Deep sea mining permits may be coming soon. What are they and what can happen?

JAKARTA, Indonesia (AP) — The International Seabed Authority — the United Nations body that regulates the world’s seabed — is preparing to resume negotiations that could open the international seabed to mining, including for materials essential to the green energy transition.

Years of negotiations have reached a critical point where the authority will soon have to start accepting applications for mining permits, adding to concerns about potential impacts on understudied marine ecosystems and deep sea habitats.

Here’s a look at what deep sea mining is, why some companies and countries are asking for permits to mine it, and why environmental activists are raising concerns.


Deep sea mining involves removing deposits of minerals and metals from the seabed. There are three types of such mining: extracting deposit-rich polymetallic nodules from the ocean floor, extracting massive sulphide deposits from the seafloor, and extracting cobalt crusts from rock.

These nodules, deposits, and crusts contain materials, such as nickel, rare earths, cobalt, and more, that are needed for batteries and other materials used to harness renewable energy as well as everyday technologies like cell phones. and computers.

The engineering and technology used for deep sea mining is still evolving. Some companies seek to suck up material from the seabed using massive pumps. Others are developing AI-based technology that would teach robots in the depths how to dig up nodules from the ground. Some are looking to use advanced machinery that could mine materials off huge undersea mountains and volcanoes.

Businesses and governments view them as strategically important resources that will be needed as terrestrial reserves are depleted and demand continues to rise.


Countries manage their own maritime territory and exclusive economic zones, while the high seas and international seabed are governed by the United Nations Convention on the Law of the Sea. whether or not they have signed or ratified it. Under the treaty, the seabed and its mineral resources are considered the “common heritage of mankind” which must be managed in such a way as to protect the interests of mankind through the sharing of economic benefits, support for research marine science and the protection of marine environments.

Mining companies interested in deep sea mining partner with countries to help them secure exploration licenses.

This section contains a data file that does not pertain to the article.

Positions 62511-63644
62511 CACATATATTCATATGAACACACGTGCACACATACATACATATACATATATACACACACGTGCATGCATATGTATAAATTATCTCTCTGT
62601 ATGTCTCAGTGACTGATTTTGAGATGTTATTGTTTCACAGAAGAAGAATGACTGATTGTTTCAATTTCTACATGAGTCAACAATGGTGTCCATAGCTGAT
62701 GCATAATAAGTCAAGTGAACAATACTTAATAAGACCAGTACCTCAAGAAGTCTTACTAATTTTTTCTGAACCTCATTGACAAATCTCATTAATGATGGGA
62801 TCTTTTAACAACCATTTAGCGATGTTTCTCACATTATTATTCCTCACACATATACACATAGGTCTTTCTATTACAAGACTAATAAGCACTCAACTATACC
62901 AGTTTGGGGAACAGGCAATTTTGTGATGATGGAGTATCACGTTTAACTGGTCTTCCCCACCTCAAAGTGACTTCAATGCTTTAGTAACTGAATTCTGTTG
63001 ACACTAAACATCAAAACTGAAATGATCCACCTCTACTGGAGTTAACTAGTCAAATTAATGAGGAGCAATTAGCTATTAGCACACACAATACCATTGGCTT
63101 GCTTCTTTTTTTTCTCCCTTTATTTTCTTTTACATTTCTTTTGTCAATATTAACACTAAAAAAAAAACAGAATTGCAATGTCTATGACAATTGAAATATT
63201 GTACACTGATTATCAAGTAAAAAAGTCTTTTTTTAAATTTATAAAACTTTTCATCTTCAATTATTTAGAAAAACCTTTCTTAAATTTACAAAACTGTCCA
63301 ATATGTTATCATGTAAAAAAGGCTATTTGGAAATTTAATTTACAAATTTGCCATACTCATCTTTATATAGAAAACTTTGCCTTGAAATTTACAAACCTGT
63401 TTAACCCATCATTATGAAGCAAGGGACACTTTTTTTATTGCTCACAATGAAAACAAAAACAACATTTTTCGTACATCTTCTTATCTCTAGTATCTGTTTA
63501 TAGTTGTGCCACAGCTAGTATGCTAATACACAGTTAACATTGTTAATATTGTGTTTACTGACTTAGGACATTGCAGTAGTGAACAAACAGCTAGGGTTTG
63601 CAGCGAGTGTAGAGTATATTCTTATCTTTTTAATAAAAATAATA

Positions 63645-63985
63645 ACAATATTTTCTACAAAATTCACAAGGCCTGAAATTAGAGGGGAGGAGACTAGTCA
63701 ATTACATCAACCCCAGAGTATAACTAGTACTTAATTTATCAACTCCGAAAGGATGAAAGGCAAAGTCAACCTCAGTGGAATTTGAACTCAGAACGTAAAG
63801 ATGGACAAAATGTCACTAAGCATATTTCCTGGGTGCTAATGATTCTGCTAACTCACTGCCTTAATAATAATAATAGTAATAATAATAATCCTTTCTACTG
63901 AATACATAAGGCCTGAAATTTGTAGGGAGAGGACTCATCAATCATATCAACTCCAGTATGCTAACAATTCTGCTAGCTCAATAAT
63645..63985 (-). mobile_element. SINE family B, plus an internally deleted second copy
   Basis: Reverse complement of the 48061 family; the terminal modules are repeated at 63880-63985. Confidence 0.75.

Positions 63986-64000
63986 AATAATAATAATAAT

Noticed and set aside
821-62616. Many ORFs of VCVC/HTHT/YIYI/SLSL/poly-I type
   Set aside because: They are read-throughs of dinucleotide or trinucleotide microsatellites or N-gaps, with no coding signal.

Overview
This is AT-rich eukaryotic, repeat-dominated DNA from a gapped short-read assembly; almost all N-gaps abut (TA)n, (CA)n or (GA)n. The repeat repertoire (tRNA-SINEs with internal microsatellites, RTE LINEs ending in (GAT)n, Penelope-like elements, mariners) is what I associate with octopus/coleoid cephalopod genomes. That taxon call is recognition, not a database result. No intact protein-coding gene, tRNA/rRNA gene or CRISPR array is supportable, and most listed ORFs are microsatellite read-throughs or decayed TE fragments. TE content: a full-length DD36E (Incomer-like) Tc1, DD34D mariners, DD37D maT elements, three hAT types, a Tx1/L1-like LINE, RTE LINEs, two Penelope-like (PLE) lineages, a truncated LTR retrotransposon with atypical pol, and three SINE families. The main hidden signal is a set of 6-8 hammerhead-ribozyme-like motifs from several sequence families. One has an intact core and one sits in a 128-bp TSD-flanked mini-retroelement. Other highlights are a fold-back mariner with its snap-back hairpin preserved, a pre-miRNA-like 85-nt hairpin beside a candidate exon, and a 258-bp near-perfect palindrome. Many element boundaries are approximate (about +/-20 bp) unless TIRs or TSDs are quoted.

More than 30 exploration licenses have been issued so far, with activity mostly concentrated in an area called the Clarion-Clipperton Fracture Zone, which spans 1.7 million square miles (4.5 million square kilometres) between Hawaii and Mexico.


In 2021, the Pacific island nation of Nauru – in partnership with mining company Nauru Ocean Resources Inc., a wholly-owned subsidiary of Canadian firm The Metals Company – applied to the ISA to exploit minerals in an area high seas specified.

This has triggered a clause in the UN treaty which requires the ISA to complete regulations governing exploitation on the high seas by July 2023. If no regulations are finalized, Nauru can submit an application to conduct exploitation mining without any regulations in force.

Other countries and private companies can start applying for provisional licenses if the UN body does not approve a set of rules and regulations by July 9. Experts say that won’t be the case since the process will likely take several years.


Only a small portion of the deep seabed has been explored and conservationists fear that ecosystems could be damaged by mining, especially without any environmental protocols.

Mining damage can include noise, vibration and light pollution, as well as possible leaks and spills of fuels and other chemicals used in the mining process.

Sediment plumes from certain mining processes are a major concern. Once valuable materials have been extracted, plumes of muddy sediment are sometimes released into the sea. This can harm filter-feeding species like corals and sponges, and could smother or interfere with some creatures.

The scale of the implications for deep-sea ecosystems is unclear, but scientists have warned that biodiversity loss is inevitable and potentially irreversible.

“We’re constantly finding new things and it’s a bit premature to start mining the seabed when we don’t really understand the biology, the environments, the ecosystems or anything else,” said Christopher Kelley, a biologist specializing in deep sea ecology research.


The ISA’s Legal and Technical Committee, which oversees the development of deep-sea mining regulations, will meet in early July to discuss the draft mining code, which is yet to be drafted.

Mining under ISA regulations could begin in 2026 at the earliest. Mining applications must be reviewed and environmental impact assessments must be completed.

Meanwhile, some companies – such as Google, Samsung, BMW and others – have backed the WWF’s call for a pledge to avoid using minerals mined from the world’s oceans. More than a dozen countries, including France, Germany and several Pacific island nations, have officially called for a ban, pause or moratorium on deep sea mining at least until environmental safeguards are in place, although it is unclear how many other countries support such mining. Other countries, such as Norway, are proposing to open their waters to mining.


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